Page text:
The main business is to finalise Article 6 from the Paris Agreement from 2015. This committed governments to creating carbon markets, which they have failed to agree in subsequent COPs. The idea is that industrial countries can continue burning fossil fuels but ‘offset” them by paying countries in the Global South to take actions to retain and extend forests, therefore sucking carbon out of the atmosphere. This is a crucial part of the plan to achieve ‘net zero.’ But it’s criticised by many for allowing rich countries to continue burning fossil fuels and not taking sufficient action to reduce emissions as the poorer countries act as carbon sinks.

Since ‘market solutions’ have failed to address the issue of poverty or inequality, or pretty much anything else, it seems unlikely that it will solve the crisis of climate change!

Alongside these formal negotiations, discussions take place between governments and announcements are made. So, last week, Boris Johnson announced that several countries had reached an agreement to end deforestation by 2030. Further announcements were made on reducing methane emissions. These are welcome announcements. However, they are not part of any formal COP agreement, so there are no measures in place to hold those governments, including our own, to account if they do not deliver on their promises.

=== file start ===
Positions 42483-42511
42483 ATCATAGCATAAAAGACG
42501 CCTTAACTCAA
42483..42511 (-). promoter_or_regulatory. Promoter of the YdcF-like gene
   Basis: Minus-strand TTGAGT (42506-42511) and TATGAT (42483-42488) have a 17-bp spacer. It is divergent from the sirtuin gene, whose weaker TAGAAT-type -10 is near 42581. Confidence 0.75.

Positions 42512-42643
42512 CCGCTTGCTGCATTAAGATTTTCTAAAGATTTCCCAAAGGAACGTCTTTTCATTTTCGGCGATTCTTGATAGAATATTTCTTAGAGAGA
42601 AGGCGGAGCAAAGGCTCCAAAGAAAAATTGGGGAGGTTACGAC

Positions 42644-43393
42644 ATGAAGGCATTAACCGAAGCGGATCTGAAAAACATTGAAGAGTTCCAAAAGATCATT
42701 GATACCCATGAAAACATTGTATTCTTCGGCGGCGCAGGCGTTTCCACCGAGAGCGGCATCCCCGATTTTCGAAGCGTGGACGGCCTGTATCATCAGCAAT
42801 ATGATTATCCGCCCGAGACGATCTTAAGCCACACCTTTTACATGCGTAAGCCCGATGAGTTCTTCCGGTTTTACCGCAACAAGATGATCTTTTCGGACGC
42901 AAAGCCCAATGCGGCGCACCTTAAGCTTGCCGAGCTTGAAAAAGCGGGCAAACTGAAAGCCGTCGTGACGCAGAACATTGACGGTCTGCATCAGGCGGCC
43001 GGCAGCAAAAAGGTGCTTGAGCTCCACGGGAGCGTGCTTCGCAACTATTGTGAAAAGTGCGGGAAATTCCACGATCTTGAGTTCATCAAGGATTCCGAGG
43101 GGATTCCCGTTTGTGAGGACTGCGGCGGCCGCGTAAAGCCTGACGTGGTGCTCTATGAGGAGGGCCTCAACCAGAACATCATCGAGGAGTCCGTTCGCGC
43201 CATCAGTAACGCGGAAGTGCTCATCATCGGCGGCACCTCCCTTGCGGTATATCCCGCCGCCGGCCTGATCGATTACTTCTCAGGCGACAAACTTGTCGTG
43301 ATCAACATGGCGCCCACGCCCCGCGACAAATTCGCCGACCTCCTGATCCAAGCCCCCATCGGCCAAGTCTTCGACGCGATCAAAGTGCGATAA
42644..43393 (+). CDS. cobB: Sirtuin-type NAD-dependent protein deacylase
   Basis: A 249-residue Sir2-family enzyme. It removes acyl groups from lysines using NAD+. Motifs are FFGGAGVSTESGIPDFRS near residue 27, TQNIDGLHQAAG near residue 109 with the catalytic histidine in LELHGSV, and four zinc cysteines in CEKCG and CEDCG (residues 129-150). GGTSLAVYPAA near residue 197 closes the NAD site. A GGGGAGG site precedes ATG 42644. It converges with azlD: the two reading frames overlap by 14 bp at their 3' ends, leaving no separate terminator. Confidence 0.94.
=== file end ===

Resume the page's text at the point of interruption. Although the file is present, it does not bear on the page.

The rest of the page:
On Wednesday, the ITUC’s first aim for the COP was achieved with the declaration of support for just transition through green growth, decent work and economic prosperity as economies move towards net-zero emissions. This should mean that the details of any climate actions agreed at COP or by individual states should include provision for just transition, including engagement with trade unions. UNISON and the TUC will be speaking with the UK government on how it delivers on this.

Thursday saw Trade Unions for Energy Democracy convene an international meeting to launch a programme for addressing an energy transition to renewables through public ownership of energy generation, supply and distribution. The programme reflects a detailed report, to which UNISON’s [national officer for energy] Matthew Lay contributed, on how only publicly owned energy will be able to make the transition needed.